Daniel Binney, George McKay, Roger Morgan, Vanessa Pupavac and Sharon Wheeler...

A weekly look over the shoulders of our scholar-reviewers

June 26, 2014

Daniel Binney, postgraduate administrator, department of history, Classics and archaeology, Birkbeck, University of London, is reading Nietzsche on Art and Life (Oxford University Press, 2014), edited by Daniel Came. “If only modernity knew what it risked in philistinism. This is a fine collection of subtle and coherent reflections on a major theme of Nietzschean obscurantism: mythologising the world through art to make it bearable. Rewarding, accessible and a nod to the prescriptivism of a philosopher often taken merely to be a Kulturkritik.”

Book review: Music, Style, and Aging: Growing Old Disgracefully?, by Andy Bennett

George McKay, AHRC leadership fellow for the Connected Communities programme, University of Salford, is reading Andy Bennett’s Music, Style, and Aging: Growing Old Disgracefully? (Temple University Press, 2013). “Can you be a punk rocker without looking like one? If you’re in your fifties? With thinning hair that won’t stand up in a Mohican? Fiftysomething Bennett’s sparkling short study dispenses with nostalgia and looking your age and extends our understanding of youth music subcultures beyond youth. No future? Of course there is!”

Book review: Now and Then, This and That, by Logie Bruce-Lockhart

Roger Morgan, former professor of political science, European University Institute, is reading Logie Bruce Lockhart’s Now and Then, This and That (Larks Press, 2013). “The recollections and reflections of a remarkable headmaster. The author, following a University of Cambridge career marked by distinction in modern languages and rugby football, was appointed in his early thirties to the headship of the open-minded Gresham’s School. He ran it for several decades, and his frank thoughts on the management of teachers and teenagers (and on much else) should appeal to anyone concerned with education.”

Book review: The Lost Estate (Le Grand Meaulnes), by Henri Alain-Fournier

Vanessa Pupavac, senior lecturer in international relations, University of Nottingham, is reading Henri Alain-Fournier’s The Lost Estate (Le Grand Meaulnes) (Penguin, 2007). “ ‘But can one return to the past?’ asks the young François. The First World War looms between us and Alain-Fournier, killed in 1914, and his lyrical 1913 novel of adolescent love in rural France. Yet the novel’s fatal enchantments testify to a cultural nihilism impatient with ‘living like everyone else’. ‘In death alone…I may perhaps recapture the beauty of that time.’ ”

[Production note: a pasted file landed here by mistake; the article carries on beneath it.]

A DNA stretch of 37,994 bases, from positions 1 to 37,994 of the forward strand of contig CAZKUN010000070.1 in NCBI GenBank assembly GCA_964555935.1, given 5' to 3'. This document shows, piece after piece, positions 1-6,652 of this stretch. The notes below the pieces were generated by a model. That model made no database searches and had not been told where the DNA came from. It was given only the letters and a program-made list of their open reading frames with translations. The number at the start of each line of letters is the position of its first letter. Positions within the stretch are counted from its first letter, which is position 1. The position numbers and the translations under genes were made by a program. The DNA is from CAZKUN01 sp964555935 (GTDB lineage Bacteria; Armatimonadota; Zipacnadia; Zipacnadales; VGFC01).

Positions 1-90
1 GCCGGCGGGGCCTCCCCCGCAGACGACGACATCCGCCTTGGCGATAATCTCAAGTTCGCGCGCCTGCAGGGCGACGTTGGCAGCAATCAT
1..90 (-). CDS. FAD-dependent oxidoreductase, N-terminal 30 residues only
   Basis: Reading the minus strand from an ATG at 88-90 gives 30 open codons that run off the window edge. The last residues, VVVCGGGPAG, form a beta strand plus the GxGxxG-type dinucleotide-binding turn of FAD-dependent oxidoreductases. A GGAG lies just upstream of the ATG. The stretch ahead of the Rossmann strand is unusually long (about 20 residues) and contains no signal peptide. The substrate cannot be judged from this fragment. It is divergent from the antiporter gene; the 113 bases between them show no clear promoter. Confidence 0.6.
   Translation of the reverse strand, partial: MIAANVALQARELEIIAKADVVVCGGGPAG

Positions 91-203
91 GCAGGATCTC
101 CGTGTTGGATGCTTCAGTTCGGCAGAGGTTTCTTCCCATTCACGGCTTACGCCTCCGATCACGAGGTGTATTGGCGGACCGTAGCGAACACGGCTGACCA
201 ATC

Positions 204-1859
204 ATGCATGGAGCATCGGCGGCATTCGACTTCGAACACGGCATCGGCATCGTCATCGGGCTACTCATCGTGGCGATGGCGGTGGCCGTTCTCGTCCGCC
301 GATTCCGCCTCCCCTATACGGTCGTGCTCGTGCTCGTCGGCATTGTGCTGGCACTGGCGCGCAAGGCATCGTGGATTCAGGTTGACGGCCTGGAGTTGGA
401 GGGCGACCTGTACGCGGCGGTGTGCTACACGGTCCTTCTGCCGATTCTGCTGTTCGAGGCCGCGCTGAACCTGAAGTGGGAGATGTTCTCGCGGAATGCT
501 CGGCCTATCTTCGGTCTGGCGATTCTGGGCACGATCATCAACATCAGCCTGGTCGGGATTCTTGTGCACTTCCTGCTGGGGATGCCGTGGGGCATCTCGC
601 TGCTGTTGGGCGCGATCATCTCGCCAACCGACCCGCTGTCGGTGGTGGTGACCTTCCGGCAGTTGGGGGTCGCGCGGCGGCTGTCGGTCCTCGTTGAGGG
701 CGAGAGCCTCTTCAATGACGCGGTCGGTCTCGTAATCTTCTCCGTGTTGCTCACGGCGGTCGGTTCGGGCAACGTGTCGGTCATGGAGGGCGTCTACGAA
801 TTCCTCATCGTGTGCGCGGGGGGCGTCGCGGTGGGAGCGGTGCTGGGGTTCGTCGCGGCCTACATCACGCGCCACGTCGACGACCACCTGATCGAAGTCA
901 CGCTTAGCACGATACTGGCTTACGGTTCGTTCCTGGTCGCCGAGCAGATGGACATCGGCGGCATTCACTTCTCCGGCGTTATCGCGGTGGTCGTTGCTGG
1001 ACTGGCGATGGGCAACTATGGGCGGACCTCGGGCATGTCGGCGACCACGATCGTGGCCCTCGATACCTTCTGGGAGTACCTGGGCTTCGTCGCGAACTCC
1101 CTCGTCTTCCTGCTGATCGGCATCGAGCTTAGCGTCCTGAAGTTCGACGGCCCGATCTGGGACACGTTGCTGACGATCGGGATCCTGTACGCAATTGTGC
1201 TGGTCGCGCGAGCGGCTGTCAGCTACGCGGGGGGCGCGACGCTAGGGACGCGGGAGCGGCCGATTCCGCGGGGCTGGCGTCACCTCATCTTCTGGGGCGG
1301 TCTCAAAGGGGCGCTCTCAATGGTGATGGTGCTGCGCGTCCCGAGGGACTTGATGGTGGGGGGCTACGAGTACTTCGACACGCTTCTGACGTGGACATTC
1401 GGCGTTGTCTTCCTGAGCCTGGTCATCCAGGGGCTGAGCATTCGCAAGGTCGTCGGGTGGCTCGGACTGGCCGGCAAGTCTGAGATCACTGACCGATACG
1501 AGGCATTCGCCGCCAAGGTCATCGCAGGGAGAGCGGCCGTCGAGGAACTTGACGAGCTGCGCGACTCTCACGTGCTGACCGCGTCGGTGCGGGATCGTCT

Book review: Fan: A Novel, by Danny Rhodes

Sharon Wheeler, senior lecturer in journalism, University of Portsmouth, is reading Danny Rhodes’ Fan: A Novel (Arcadia, 2014). “I remember exactly where I was on 15 April 1989, when 96 Liverpool supporters were killed and hundreds injured at Hillsborough Stadium in Sheffield, and Rhodes’ bleak novel brings back at a sweep that grim era when football fans died at matches. This painfully compelling tale of a fan who, 20 years on, can never forget that day is like a relentless drumbeat inside your head; a silent scream demanding to be heard.”

Times Higher Education free 30-day trial

You've reached your article limit

Register to continue

Registration is free and only takes a moment. Once registered you can read a total of 6 articles each month, plus:

  • Sign up for the editor's highlights
  • Receive World University Rankings news first
  • Get job alerts, shortlist jobs and save job searches
  • Participate in reader discussions and post comments
Register

Have your say

Log in or register to post comments

Featured Jobs

Head of Visual Arts UNIVERSITY OF HERTFORDSHIRE
Research Officer - Big Data for Better Outcomes LONDON SCHOOL OF ECONOMICS & POLITICAL SCIENCE LSE
Lecturer in Oral Microbiology UNIVERSITY OF BRISTOL

Most Commented

question marks PhD study

Selecting the right doctorate is crucial for success. Robert MacIntosh and Kevin O'Gorman share top 10 tips on how to pick a PhD

India, UK, flag

Sir Keith Burnett reflects on what he learned about international students while in India with the UK prime minister

Pencil lying on open diary

Requesting a log of daily activity means that trust between the institution and the scholar has broken down, says Toby Miller

Application for graduate job
Universities producing the most employable graduates have been ranked by companies around the world in the Global University Employability Ranking 2016
Construction workers erecting barriers

Directly linking non-EU recruitment to award levels in teaching assessment has also been under consideration, sources suggest